14 May 2011

‘As neat and trim as a lady’s drawing-room’

Saint Patrick’s Cathedral, Armagh ... ‘As neat and trim as a lady’s drawing-room’ according to Thackeray (Photograph: Patrick Comerford, 2011)

Patrick Comerford

For the past three days I have been staying almost in the shadow of Saint Patrick’s Church of Ireland Cathedral in Armagh. The Charlemont Arms Hotel is just a two or three minutes’ stroll from the hill on which the cathedral stands and from which Armagh takes its name – Ard Mhacha, the “Hill of Macha”. On the other side of the hotel, on the neighbouring hill, is Saint Patrick’s Roman Catholic Cathedral.

Macha was a legendary pre-Christian tribal princess associated with nearby Eamhain Mhacha, or Navan Fort, a major ritual site occupied from the late Neolithic and early Bronze Age, and thought to have been the centre of Iron Age Ulster.

Eamhain Mhacha is associated with the epic Ulster cycle, the Táin Bó Cúailnge (“The Cattle Raid of Cooley”) and its doomed hero, Cú Chulainn, the “Hound of Ulster.”

After the ritual destruction of the sanctuary at Eamhain Mhaccha in the first century AD, it is likely that the nearby hill of Ard Mhacha became the centre of the Ulaidh – the local tribal group that gave their name to Ulster. This is this hilltop enclosure that Saint Patrick acquired and in the year 445 in this enclosure he built his first “Great Stone Church,” the Church of the Relics, on the Druim Saileach (Sallow Ridge) Hill, a site close to Scotch Street, below the Hill of Armagh.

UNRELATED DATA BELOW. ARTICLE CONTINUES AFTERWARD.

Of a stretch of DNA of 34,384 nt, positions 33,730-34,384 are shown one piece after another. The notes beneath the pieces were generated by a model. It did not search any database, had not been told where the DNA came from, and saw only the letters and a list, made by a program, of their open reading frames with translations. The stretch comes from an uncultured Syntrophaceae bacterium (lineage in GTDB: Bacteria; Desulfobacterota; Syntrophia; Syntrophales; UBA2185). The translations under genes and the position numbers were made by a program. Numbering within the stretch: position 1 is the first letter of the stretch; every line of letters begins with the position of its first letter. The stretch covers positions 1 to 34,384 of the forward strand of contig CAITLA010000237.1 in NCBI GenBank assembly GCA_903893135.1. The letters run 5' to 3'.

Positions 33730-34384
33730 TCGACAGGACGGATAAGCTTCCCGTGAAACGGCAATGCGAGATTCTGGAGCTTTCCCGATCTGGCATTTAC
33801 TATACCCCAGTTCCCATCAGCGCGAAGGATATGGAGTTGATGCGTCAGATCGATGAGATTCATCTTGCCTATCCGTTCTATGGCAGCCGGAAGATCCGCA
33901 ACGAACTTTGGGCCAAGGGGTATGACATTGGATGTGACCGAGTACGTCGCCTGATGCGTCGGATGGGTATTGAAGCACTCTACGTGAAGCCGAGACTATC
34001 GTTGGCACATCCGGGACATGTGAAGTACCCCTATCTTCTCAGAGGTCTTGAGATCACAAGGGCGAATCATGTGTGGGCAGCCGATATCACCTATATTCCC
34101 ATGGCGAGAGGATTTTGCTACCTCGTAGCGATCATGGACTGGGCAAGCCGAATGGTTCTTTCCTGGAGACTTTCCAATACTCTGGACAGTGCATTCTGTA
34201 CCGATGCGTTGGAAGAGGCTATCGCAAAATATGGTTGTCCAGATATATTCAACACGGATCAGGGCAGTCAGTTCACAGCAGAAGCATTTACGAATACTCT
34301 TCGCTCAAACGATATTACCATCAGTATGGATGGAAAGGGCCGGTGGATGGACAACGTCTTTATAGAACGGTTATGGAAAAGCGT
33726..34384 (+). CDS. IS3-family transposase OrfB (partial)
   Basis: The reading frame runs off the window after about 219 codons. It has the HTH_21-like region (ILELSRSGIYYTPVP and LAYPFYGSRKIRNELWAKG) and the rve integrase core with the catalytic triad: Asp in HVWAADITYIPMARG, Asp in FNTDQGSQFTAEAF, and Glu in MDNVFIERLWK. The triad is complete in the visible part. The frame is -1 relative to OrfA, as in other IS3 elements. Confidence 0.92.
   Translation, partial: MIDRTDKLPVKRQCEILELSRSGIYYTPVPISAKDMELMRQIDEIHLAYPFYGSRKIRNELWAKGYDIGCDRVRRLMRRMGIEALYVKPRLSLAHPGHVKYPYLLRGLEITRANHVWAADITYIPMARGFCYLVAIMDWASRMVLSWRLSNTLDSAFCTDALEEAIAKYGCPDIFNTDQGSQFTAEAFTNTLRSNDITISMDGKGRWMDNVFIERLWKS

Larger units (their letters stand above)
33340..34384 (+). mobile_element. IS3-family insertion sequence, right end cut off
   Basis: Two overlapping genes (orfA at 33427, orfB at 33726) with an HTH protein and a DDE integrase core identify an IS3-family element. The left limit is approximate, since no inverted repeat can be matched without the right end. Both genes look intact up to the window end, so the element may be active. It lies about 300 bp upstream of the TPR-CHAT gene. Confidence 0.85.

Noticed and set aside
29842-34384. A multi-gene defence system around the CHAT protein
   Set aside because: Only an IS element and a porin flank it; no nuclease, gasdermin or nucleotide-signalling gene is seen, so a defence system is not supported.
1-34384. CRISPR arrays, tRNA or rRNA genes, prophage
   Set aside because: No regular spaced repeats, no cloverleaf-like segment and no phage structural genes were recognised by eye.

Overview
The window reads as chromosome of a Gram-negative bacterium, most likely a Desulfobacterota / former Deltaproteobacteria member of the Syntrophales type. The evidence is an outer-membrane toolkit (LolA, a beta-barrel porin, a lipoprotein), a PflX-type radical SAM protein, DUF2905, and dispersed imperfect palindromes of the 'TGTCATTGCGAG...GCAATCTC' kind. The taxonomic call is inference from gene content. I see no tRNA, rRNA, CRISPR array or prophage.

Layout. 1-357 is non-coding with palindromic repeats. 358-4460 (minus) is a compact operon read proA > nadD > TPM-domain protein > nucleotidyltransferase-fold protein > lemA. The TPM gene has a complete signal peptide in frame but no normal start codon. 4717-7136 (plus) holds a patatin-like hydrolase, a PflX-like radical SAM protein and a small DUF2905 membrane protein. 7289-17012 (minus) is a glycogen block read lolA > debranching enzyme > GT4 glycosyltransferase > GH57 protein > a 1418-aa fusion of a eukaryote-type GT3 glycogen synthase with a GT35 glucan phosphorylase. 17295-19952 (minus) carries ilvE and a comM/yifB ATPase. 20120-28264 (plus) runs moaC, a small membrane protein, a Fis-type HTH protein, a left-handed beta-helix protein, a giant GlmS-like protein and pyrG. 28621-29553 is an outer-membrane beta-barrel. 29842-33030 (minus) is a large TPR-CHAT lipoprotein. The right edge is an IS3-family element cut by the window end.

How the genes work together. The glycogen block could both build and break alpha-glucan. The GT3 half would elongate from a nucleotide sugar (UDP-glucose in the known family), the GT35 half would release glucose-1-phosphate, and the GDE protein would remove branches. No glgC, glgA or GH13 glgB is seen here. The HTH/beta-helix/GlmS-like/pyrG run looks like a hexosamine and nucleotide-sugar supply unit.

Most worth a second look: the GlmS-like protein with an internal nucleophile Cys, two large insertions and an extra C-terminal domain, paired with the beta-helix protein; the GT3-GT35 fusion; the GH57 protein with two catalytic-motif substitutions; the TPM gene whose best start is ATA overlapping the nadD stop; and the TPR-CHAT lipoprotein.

The monastic community that developed around Saint Patrick’s Church produced the Book of Armagh, a ninth century Irish manuscript now in the Library in Trinity College Dublin, and containing some of the earliest surviving examples of Old Irish.

The Vikings raised the monastery in Armagh on at least two occasions in the ninth century – in 839 and in 869. The church was also damaged in a lightning strike in 995.

Brian Boru, who defeated the Vikings at the Battle of Clontarf on Good Friday 1014 – only to be executed as he prayed in his tent that evening – is said to be buried beside the North Wall of Saint Patrick’s Cathedral. However, the church remained in ruins until 1125 when it was repaired and re-roofed by Bishop Cellach or Celsus.

After his death, the see remained vacant for five years until he was succeeded by Saint Malachy in 1134.

A head stoop at the West Door of Saint Patrick’s Cathedral, Armagh (Photograph: Patrick Comerford, 2011)

The most far-reaching work of restoration was carried out by Archbishop Patrick O’Scanlon (1261-1270). Further damage required major rebuilding by Archbishop Milo Sweetman in the 1360s and by Archbishop John Swayne in the 1420s.

Archbishop Edmund Connesburgh, who was appointed Archbishop of Armagh in 1475, was consecrated but never gained possession of the diocese. He resigned in 1477, and acted as a suffragan bishop in the Diocese of Ely in 1477. He became titular Archbishop of Chalcedon in 1478, by 1483 he was styled “Archbishop in the universal church,” but by 1502 he was a suffragan bishop in the Diocese of Exeter.